The artificial animals are meaningless and superficial trappings. He worships any truly living animal as sacred. Still, in his quest for spiritual guidance, he is also forced to turn to the fraud and trickery of Mercerism. Do Androids Dream of Electric Sheep is a book that parodies man's superficial quest for religion through the fraud of animal worship and shows how man will even turn to inanimate objects for moral guidance.
The story is told through the world of Rick Deckard. He is a bounty hunter who hunts down and kills the illegal Androids. The Rosen Corporation has built the new Nexus-6 robots so lifelike that they are almost undetectable. In a world where there is little that resembles life in the past, Deckard must seek out and destroy that which has the potential to replace it. The world has become splintered and alienated. People exist on the margins of life, outcast and distanced from any reality. Humans are segregated by health and kept at a distance from truth by the propaganda of the Android Buster Friendly's non-stop television show and the fraudulent religion of Mercerism. Having destroyed nearly all of the original creation, man must now decide which of his own replacements are good and which are evil. The story of morality is told through the animal kingdom.
Animals are the one constant that everyone has a connection to. ...
The Sidney's Catalogue has become the new bible, carried wherever they go and looked to for truth and guidance. When an animal that appears to be real confuses Rick he states his belief in Sidney's. He says, "Sidney's never makes a mistake. We know that too. What else can we depend on" (p.41). The bounty hunter that was trying to eliminate the false humans from earth was also dedicated to finding the only true animals left on the planet. Syndey's had become his bible.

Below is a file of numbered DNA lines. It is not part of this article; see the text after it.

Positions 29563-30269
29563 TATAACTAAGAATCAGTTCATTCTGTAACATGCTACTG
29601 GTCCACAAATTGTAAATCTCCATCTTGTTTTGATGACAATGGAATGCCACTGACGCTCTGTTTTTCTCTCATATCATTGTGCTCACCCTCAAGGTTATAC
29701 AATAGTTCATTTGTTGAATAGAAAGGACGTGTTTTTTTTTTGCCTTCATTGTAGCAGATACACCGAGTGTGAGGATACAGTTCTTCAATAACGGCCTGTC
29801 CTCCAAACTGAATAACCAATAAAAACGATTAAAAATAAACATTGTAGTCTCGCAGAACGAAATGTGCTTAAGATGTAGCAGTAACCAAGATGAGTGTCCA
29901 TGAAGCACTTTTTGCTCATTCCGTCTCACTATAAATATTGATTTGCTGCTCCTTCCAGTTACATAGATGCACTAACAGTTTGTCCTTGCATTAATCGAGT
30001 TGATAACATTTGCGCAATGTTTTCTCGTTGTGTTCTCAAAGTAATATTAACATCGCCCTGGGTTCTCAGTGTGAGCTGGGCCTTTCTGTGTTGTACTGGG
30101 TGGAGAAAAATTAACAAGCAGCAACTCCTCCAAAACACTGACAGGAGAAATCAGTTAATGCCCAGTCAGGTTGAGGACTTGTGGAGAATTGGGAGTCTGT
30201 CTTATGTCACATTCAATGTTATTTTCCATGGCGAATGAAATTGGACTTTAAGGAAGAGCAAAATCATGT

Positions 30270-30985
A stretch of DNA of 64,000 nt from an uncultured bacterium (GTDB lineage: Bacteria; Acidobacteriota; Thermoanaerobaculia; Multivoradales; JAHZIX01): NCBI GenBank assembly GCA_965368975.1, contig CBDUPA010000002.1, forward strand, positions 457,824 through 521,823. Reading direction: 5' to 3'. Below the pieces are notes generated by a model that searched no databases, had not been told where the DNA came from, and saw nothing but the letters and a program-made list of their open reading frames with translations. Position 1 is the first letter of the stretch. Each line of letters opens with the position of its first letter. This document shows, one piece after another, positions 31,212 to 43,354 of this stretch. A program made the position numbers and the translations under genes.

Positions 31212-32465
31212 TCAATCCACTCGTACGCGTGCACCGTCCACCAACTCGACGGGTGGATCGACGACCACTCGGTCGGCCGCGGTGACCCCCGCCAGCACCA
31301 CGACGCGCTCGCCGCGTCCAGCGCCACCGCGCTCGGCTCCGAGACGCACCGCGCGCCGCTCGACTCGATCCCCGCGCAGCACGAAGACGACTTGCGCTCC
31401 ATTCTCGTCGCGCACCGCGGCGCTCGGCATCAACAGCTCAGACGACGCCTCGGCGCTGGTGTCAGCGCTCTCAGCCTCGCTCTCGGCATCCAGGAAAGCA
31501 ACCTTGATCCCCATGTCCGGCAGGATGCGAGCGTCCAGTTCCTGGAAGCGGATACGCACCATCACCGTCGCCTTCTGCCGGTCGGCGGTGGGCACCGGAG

Virtue was evaluated by man's treatment and care of the animals he owned and knew. When Deckard was trying to purchase a horse from his neighbor, his neighbor rebuffed his request. Barbour, the neighbor said, "It would be immoral to sell my horse" (p.10). Deckard replied, "Sell the colt, then. Having two animals is more immoral than not having any" (p.10). Deckard and his neighbor were in a tug of war over the contention that there was a proper and moral responsibility to owning an animal. It did not involve the treatment of the animal, only the ownership. Ownership of one animal was righteous, more was gluttonous, and less was depraved.
In Dick's book, animals were elevated to the elite level of ethics and Godliness. To know an appreciation for an animal was to make you a better human being. When John Isadore was returning to the pet repair shop to have what he believed was a robotic cat recharged, the cat expired. He was glad that it had died and now he "...no longer had to listen to the nerve wracking wheezing of the construct: he could relax" (p.72). Animals, and especially robotic ones, did not move Isadore.
The war had left Isadore mentally challenged and he had been, "...reduced to this ignomous task with its attendant emotional by-products" (p.72). His mind had been reduced and